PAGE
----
This appeal presents the question whether the Statute of Limitations was tolled with respect to plaintiff-respondent's negligence action against defendant-appellant.
On June 10, 1967 plaintiff suffered personal injury in an automobile accident when the vehicle he was operating in the Village of Gowanda, New York, was struck in the rear by a vehicle operated by the defendant. Defendant gave her address as R. D. No. 3, Forestville, New York, where she was then residing and where she continued to reside until December 16, 1968. On the latter date she left the State to join her husband in South Carolina where he was stationed at a United States Naval base. She remained there for nearly 14 months, until February 10, 1970, when she returned to this State to live with her parents in a town adjoining Forestville, and in which adjoining town she was residing when personally served with summons and complaint in this action.
Plaintiff retained an attorney on November 15, 1967 to prosecute his claim with regard to this accident. His attorney investigated it and negotiated with defendant's insurance carrier which made a settlement offer on February 6, 1968, but the offer was rejected by plaintiff as inadequate. The attorney avers that for the next 25 months, through March, 1970, he continued unsuccessful negotiations with defendant's insurance carrier, and in April, 1970 he engaged a process server to serve upon defendant the summons and complaint herein dated April
On June 5, 1970 plaintiff caused to be mailed to the Secretary of State a copy of the summons and complaint in this action, pursuant to section 254 of the Vehicle and Traffic Law, which was received and acknowledged by the Secretary of State on June 8, 1970. Plaintiff also caused a copy of the summons and complaint to be mailed to defendant on June 5, 1970 at her last-known address at Forestville, but on June 8, 1970 the envelope containing the summons and complaint was returned unopened with a notation thereon by the postmaster that the forwarding address had expired. Thereafter, plaintiff's attorney learned of defendant's new address and had her served personally there on June 20, 1970.
Defendant did not answer the complaint, but instead, on September 8, 1971 moved under CPLR 3211 for an order dismissing the complaint on the ground that the cause of action was barred by the Statute of Limitations; and she appeals from the order denying that motion.
CPLR 207 provides in part:
Although defendant absented herself from the State for nearly 14 months beginning 18 months after the accident, the Statute of Limitations on this negligence action was not tolled by CPLR 207, for plaintiff could have instituted action against her at any time, under subdivision 3 thereof and under CPLR 308 (subd. 5) and CPLR 313 (see Dobkin v. Chapman, 21 N.Y.2d 490; Fishman v. Sanders, 15 N.Y.2d 298; Massik v. Zimmerman, 26 A.D.2d 901;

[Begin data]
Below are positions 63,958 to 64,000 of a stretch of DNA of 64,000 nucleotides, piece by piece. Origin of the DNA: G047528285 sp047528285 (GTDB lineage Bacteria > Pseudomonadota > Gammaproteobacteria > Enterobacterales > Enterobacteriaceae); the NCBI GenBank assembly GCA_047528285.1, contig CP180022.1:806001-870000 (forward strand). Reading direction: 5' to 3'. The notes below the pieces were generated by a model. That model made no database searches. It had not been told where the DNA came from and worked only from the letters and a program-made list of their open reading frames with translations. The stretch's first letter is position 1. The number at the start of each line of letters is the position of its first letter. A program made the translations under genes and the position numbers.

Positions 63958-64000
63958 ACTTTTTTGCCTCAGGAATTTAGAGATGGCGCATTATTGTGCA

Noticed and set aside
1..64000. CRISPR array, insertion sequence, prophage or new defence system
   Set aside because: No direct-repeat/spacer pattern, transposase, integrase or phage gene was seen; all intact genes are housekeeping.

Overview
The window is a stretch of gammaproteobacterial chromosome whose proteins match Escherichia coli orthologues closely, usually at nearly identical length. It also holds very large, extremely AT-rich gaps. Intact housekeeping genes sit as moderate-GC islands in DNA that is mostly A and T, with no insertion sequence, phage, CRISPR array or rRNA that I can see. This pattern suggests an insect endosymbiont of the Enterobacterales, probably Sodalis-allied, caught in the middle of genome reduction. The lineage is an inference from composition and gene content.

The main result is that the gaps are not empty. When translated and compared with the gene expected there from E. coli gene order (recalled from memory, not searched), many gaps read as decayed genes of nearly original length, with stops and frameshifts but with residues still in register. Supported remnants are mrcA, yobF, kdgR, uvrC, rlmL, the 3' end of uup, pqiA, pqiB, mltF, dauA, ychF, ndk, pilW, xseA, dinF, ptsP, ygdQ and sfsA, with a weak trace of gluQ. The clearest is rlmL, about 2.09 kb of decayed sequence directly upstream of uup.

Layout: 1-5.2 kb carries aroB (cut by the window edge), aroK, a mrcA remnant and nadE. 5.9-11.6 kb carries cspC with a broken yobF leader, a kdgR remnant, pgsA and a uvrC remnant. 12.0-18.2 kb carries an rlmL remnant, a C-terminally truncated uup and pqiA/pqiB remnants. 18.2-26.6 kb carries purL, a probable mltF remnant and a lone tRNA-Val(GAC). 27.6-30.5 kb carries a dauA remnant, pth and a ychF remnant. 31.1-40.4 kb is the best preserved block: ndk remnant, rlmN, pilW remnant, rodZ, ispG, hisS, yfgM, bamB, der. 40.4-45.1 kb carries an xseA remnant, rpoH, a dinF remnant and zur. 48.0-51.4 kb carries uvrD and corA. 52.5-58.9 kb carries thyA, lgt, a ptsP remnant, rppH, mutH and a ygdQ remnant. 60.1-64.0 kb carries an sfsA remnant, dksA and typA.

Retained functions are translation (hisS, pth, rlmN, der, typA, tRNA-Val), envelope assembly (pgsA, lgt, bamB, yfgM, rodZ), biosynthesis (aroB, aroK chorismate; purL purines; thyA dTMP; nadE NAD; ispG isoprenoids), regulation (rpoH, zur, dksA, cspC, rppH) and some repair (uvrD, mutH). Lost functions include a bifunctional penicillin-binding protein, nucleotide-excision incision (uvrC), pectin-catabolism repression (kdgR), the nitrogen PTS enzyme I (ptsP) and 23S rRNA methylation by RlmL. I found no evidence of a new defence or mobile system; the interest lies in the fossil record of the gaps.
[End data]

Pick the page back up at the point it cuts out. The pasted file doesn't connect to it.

Some practice matters require mention. The defense of the Statute of Limitations is an affirmative one which is deemed waived unless raised by responsive pleading or by motion (CPLR 3211, subd. [a], par. 5 and subd. [e]; 2 Carmody-Wait 2d, New York Practice, § 13:287). Since defendant did not interpose an answer to the complaint, she was in default after July 10, 1970. Nevertheless plaintiff took no action pursuant to the default within the year when he could have obtained judgment by default without further notice to defendant (see CPLR 3215, subd. [f]). Thereafter, plaintiff could not have taken judgment without notice to defendant (CPLR 3215, subd. [f]). Still, plaintiff did nothing until defendant moved to dismiss the complaint as barred by the Statute of Limitations. Even then, plaintiff merely opposed the motion on the merits and did not urge that defendant's default precluded her from making the motion. Under these circumstances we find that plaintiff waived defendant's default.
Special Term determined that under subdivision (e) of CPLR 3211 defendant waived the defense of the Statute of Limitations by making a general appearance and moving under paragraph 5 of subdivision (a) of CPLR 3211 without raising objection under paragraph 8 thereof. This was an erroneous interpretation of the motion and of that section. Defendant did not, and had no reason to, contend that the court has no jurisdiction of the person (subd. [a], par. 8), for defendant was personally served in this State. She merely urged that the Statute of Limitations had run on the cause of action, and this contention she had the right to make by motion without reference to paragraph 8.
We conclude, therefore, that the Statute of Limitations had expired on plaintiff's cause of action before defendant was served; and that the order denying defendant's motion should be reversed and the motion granted.
Order unanimously reversed without costs, motion granted and complaint dismissed.